(Pocket-lint) - Google is updating Google Maps so that it's a bit more environmentally (and pandemic?) friendly. It can now show you directions for docked rental bikes.

It works with ride-sharing rental bikes such as Citi Bike in New York City or Santander Cycles in London. It basically first gives you walking directions to get to a bike that's nearby and docked, and then it gives you cycling directions between various docks. It also shows you walking directions from your last dock to your destination. It's very similar to another feature it offers for scooters and bikes that don't need to be docked. 

Google Maps has also long offered navigation for traditional bikes, but here's how Google describes its newest biking feature in a blog post:

"To give you the most up-to-date bike route, we use a combination of machine learning, complex algorithms, and our understanding of real-world conditions based on imagery and data from government authorities and community contributions. We also consider various forms of bike lanes and nearby streets that might be less friendly for your two wheels (like tunnels, stairs and poor surface conditions) so you can have the best and smoothest biking route. You can also see how flat or steep your route will be, so you’ll know if you’re in for an easy breezy ride or one that will really get the heart pumping.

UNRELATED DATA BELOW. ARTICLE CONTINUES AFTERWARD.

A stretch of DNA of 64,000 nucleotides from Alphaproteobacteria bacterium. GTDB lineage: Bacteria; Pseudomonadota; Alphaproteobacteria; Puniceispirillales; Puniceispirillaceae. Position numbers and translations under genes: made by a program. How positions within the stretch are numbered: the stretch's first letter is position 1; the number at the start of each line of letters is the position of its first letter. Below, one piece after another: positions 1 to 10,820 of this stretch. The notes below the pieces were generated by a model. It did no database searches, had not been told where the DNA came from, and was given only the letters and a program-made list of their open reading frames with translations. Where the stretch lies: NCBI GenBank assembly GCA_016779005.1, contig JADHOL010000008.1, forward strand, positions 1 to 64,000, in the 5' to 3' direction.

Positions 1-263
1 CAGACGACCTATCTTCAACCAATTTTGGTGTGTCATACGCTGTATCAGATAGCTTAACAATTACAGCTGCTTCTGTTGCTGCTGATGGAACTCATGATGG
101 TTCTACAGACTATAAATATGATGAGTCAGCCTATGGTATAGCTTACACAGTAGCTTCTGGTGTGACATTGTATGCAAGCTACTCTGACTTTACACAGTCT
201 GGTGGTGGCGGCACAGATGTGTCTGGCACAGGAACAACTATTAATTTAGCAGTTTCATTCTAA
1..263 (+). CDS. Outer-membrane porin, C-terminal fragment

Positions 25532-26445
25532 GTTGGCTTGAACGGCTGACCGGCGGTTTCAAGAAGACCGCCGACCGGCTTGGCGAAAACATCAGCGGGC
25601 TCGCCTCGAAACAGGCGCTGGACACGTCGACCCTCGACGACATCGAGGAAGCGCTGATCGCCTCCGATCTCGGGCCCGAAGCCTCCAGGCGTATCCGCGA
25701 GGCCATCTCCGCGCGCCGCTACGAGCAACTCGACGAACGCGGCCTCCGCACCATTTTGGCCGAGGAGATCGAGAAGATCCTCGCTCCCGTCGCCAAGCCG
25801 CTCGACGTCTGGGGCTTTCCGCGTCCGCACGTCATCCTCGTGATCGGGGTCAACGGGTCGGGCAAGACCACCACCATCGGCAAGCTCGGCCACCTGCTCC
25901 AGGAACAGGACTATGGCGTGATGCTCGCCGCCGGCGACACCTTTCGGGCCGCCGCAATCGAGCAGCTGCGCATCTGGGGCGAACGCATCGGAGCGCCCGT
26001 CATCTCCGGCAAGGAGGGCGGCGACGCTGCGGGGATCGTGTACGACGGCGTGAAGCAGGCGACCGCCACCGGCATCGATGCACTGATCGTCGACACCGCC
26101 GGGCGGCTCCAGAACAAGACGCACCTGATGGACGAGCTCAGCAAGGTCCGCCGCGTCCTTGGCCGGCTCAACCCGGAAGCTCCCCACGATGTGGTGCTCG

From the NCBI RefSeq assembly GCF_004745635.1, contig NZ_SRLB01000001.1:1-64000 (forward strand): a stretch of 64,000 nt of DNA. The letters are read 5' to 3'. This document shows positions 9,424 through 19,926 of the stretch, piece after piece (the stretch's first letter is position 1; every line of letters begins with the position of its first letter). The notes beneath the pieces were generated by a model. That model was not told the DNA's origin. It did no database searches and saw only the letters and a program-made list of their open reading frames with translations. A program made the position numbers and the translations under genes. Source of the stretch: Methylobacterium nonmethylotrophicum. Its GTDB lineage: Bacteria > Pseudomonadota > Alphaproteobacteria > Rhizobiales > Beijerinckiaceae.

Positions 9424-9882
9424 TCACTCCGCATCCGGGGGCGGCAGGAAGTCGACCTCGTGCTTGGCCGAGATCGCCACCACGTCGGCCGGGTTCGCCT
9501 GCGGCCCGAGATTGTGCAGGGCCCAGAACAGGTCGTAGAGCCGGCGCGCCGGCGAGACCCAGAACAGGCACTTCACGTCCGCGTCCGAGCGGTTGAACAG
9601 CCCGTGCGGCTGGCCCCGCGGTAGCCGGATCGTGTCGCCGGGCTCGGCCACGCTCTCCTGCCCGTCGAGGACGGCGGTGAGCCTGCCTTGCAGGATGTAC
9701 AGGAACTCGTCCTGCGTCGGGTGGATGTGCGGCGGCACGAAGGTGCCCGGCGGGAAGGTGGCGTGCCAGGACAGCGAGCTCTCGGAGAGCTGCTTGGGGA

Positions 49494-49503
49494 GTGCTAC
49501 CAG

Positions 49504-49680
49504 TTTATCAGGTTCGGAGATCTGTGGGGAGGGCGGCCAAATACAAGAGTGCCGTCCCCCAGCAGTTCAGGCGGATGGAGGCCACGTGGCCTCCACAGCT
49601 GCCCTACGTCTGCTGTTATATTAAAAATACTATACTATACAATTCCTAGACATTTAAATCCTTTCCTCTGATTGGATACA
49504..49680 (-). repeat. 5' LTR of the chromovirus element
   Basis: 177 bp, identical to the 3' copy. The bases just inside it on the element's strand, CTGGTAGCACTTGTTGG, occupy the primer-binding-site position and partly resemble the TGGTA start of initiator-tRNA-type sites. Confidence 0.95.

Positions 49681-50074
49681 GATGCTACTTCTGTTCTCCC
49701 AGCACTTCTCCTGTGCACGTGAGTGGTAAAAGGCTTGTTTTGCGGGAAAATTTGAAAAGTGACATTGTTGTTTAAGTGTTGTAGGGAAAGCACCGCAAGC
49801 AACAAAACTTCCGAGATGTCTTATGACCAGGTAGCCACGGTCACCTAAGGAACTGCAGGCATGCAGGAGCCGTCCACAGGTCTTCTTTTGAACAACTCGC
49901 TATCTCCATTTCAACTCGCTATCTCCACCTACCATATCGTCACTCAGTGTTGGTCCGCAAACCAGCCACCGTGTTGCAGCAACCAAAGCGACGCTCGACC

Perhaps most interestingly, Google noted that, since the start of the pandemic in February, requests for cycling directions in Google Maps have jumped by 69 per cent. Google suggested people are using bikes to either stay in shape or to safely commute. "As biking habits change, especially as things evolve with COVID-19, we’re constantly updating this information to help you uncover the most reliable bike route," Google said.

Google Maps' new feature will roll out this summer to 10 cities: Chicago, New York City, the San Francisco Bay Area, Washington DC, London, Mexico City, Montreal, Rio De Janeiro, Sao Paulo, and Taipei and New Taipei City. Google said more cities be supported in the coming months.

Writing by Maggie Tillman.